OTTAWA—The federal industry minister is dismissing the United States’ request that Canada’s proposed anti-counterfeiting laws also help keep fakes out of their country.
The laws are for Canadians, James Moore told a Senate committee Nov. 27.
“The idea Canada would act as a customs agent for the United States is, frankly, not something that’s on the table,” Moore said.
“The scope of this is protecting Canadians and the Canadian domestic market.”
Bill C-8, the Combating Counterfeit Products Act, is aimed at stopping the estimated $38 million worth of fake goods flowing into the Canadian market every year by beefing up the powers border agents have to stop them, among other things.
But the law only allows them to stop parcels intended for sale or distribution in Canada—not those just passing through.
That’s what has the U.S. upset.
It was one of the first things raised by U.S. Ambassador Bruce Heyman when he took up his post this past spring.
“Given our highly integrated supply and production chain, a dangerously substandard counterfeit airliner part or car airbag in either of our countries is a threat to the citizens of both,” said Heyman during his first public speech in Canada in June, according to published remarks.
“We therefore believe it is in the best interest of the U.S. and Canada to expand this legislation to include in-transit goods. We should have laws and procedures stopping these illegal goods at our shared perimeter.”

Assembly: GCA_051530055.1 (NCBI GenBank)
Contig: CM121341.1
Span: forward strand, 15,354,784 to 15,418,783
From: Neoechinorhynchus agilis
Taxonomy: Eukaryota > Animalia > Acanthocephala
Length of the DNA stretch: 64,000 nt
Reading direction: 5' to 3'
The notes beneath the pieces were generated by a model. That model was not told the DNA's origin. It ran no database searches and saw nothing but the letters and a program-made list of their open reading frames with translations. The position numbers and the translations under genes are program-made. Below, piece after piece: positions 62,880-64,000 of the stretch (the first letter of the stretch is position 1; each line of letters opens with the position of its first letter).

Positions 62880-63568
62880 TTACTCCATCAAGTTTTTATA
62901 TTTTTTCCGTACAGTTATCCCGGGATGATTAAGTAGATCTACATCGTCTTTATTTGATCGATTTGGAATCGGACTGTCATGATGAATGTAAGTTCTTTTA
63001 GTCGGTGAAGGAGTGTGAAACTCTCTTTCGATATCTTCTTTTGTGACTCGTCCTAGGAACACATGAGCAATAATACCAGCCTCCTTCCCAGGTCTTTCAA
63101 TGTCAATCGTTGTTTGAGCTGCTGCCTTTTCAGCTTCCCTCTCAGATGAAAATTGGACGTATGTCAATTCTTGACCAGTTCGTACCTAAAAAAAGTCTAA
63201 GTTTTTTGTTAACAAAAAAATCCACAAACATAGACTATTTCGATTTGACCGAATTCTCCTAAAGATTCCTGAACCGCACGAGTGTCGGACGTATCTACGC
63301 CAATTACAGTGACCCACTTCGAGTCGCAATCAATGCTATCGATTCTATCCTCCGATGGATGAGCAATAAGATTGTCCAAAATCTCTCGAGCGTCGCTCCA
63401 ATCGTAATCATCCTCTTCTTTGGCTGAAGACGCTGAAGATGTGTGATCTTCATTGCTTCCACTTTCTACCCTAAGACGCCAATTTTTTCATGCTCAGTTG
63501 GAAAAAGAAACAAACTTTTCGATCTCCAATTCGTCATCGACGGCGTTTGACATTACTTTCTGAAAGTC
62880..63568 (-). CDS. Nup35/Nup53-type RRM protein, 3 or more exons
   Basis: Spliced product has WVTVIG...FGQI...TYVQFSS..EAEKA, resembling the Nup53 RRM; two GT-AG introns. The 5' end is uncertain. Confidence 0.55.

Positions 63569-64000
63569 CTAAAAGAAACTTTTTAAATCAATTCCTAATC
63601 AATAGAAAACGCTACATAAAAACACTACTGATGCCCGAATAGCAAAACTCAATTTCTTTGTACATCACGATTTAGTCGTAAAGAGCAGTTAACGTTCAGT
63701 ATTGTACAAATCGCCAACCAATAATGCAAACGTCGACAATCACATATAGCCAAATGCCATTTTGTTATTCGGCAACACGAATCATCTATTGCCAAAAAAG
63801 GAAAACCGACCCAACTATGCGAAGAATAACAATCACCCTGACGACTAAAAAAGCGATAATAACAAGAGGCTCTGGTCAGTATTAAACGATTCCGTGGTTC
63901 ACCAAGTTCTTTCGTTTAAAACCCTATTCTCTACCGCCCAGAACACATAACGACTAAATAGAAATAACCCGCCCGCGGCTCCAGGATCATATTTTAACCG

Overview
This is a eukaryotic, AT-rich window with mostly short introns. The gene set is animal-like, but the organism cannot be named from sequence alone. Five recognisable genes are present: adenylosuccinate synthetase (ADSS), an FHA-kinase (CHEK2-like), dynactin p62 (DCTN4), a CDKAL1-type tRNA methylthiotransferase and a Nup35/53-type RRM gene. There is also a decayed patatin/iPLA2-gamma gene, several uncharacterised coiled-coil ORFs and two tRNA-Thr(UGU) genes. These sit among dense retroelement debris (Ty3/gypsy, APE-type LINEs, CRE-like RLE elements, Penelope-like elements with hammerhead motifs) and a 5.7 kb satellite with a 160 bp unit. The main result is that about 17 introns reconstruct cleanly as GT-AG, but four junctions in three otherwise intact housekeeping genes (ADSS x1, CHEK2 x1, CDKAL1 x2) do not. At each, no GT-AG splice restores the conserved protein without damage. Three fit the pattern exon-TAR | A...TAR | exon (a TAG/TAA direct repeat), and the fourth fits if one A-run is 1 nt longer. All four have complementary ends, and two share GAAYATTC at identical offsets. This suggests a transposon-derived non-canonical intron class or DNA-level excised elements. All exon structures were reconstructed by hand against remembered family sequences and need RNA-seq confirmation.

A spokesman from the embassy wasn’t available for comment as the embassy was closed for American Thanksgiving.
Moore told the committee there are procedures under existing laws such as food and consumer safety rules that would stop dangerous goods from reaching the U.S.
He has discussed the issue with both Heyman and the U.S. Secretary of Commerce Penny Pritzker, Moore said.
“We don’t have a customs union and it’s a bit of a stretch for someone in the American administration—I made this clear to them—to ask the government of Canada, Canadian taxpayers to act as a border filter for all goods that are destined for the U.S. market,” he said.
The issue of stopping fakes from getting across the border is broader than keeping knock-offs out of the market.
Stronger protections for intellectual property are also a key part of broader international trade and treaty negotiations, among them the Canada-E.U. Free Trade Agreement and the Trans Pacific Partnership.
Moore said C-8 has helped Canada’s international position for those deals.
“The scope of this bill, C-8, was what was requested, frankly, of the government of Canada in order for us to have a seat at table for the Trans Pacific Partnership,” he said.
Canada is among 12 Asia Pacific nations currently negotiating the broad free trade deal known as the TPP, which has attracted criticism for its broad scope and the fact that it is being negotiated largely behind closed doors.
Law professor Michael Geist, who appeared before the Commons’ committee on the bill, said Moore’s admission that C-8 was a criteria for Canada to participate is notable.
“It is the first explicit acknowledgment from the government that the US set specific intellectual property law demands on Canada to enter the TPP negotiations,” he said in an e-mail.
“This is particularly striking since it meant that the US required us to confirm legislative reforms before even negotiating the TPP.”